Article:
The BDA has produced numerous on the most important topics relating to Corona.
Occupational Health & Safety & Covid-19
Particularly in recent months, the extensive occupational health and safety measures have helped to contain the pandemic as best as possible while still keeping the economy stable (as best they could). Employers have therefore been actively involved in the development of appropriate measures, which can be found in the SARS-CoV-2 occupational health and safety rule issued by the BMAS. In addition to these cross-industry rules, the Berufsgenossenschaften have recommended numerous measures specific to the industries, which employers have implemented early and conscientiously. This is also shown by the study of the Federal Institute for Occupational Safety and Health: Almost 80 % of the companies implement special regulations for occupational safety and health in the Corona crisis and in 98 % of these companies the management is involved in their development and implementation.
The regulations on entry change dynamically, which is why we have linked the relevant pages of the Federal Ministries and the Federal Police in each case.
In practice, the Infection Protection Act raises numerous questions of application that create legal uncertainty. Since the Corona pandemic is a special situation for which there is a lack of comparable cases, it is important to look closely at each individual case and assess it from a legal perspective. The aim remains to safeguard operational processes to the greatest possible extent and to ensure the health and safety of employees.
The use of the app can contribute to the fight against infection. If a report is made to the employer, he is entitled to do everything necessary from an organisational point of view to stop the further spread of the infection. In order to increase the willingness of employees to use the warning app of their own free will, it should be clearly regulated in the Infection Protection Act that a claim for compensation arises in the event of a report.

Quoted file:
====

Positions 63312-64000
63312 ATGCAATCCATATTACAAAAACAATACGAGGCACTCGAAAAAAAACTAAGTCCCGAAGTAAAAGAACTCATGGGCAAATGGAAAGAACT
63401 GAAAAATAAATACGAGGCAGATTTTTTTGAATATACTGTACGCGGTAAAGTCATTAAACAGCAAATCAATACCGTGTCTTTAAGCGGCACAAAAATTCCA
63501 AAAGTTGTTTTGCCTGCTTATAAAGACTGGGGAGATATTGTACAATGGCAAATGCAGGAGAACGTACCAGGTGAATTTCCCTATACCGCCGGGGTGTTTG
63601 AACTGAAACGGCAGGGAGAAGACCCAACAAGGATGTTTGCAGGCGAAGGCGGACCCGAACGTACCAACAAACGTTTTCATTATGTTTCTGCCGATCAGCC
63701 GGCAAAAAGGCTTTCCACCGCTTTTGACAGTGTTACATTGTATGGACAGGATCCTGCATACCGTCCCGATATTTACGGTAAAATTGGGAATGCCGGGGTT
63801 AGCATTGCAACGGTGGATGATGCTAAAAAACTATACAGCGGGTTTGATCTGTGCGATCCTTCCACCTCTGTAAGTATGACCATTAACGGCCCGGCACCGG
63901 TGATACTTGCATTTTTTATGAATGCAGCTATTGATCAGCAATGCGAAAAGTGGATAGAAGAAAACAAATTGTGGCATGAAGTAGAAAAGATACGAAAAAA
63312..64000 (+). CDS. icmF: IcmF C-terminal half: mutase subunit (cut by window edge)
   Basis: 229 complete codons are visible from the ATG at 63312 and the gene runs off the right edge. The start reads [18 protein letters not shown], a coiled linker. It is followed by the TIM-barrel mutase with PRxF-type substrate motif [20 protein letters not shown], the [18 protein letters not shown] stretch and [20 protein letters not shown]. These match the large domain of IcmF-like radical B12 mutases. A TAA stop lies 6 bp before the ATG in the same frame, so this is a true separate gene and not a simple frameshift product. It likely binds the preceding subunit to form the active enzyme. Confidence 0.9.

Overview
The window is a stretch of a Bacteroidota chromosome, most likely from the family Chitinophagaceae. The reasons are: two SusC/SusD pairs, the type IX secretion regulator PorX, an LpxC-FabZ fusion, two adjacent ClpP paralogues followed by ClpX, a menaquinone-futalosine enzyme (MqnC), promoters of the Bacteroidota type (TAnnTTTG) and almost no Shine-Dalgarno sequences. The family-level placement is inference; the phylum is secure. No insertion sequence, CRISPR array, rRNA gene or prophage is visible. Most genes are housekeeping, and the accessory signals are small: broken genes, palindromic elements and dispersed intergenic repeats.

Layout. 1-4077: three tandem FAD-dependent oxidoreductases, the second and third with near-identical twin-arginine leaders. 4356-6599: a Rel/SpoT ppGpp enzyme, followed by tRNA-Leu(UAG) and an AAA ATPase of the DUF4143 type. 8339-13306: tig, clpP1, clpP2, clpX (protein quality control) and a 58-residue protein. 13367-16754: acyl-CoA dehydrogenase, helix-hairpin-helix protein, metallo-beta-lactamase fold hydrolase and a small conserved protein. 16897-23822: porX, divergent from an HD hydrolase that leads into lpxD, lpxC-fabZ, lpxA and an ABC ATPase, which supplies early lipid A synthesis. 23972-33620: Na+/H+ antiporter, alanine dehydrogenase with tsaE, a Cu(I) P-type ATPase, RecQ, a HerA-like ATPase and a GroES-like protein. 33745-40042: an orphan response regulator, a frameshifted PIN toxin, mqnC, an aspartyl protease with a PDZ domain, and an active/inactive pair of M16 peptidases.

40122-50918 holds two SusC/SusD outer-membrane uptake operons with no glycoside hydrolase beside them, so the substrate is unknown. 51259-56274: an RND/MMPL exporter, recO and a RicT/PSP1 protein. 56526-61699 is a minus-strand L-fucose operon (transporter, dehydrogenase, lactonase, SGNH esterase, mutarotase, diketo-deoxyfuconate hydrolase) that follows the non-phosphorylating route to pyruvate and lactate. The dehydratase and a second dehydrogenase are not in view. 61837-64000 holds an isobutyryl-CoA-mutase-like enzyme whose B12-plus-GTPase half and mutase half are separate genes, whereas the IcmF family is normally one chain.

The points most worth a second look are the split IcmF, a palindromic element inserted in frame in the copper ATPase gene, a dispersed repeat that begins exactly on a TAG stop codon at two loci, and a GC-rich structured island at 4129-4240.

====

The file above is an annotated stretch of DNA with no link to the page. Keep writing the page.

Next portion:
In order to contain the pandemic, to maintain operations and, for example, to enable childcare during the Corona crisis, many companies would like to offer the possibility of working from home, in the so-called home office, for the first time or increasingly. In principle, the employee has no right to perform his or her work outside the workplace. Something else applies if such a right arises from his employment contract or, for example, a works agreement. In contrast, the employer may be entitled to unilaterally order home office in the event of an increased risk in the company, for example due to cases of infection or justified suspicions among employees.
Current amendments to the law and resolutions
  • Draft bill for a third civil protection law
  • Decision of the Federal Chancellor with the Minister Presidents of the Länder of 28 October 2020
  • Resolution of the Federal Joint Committee on Health Care on telephone sick notes of 15 October 2020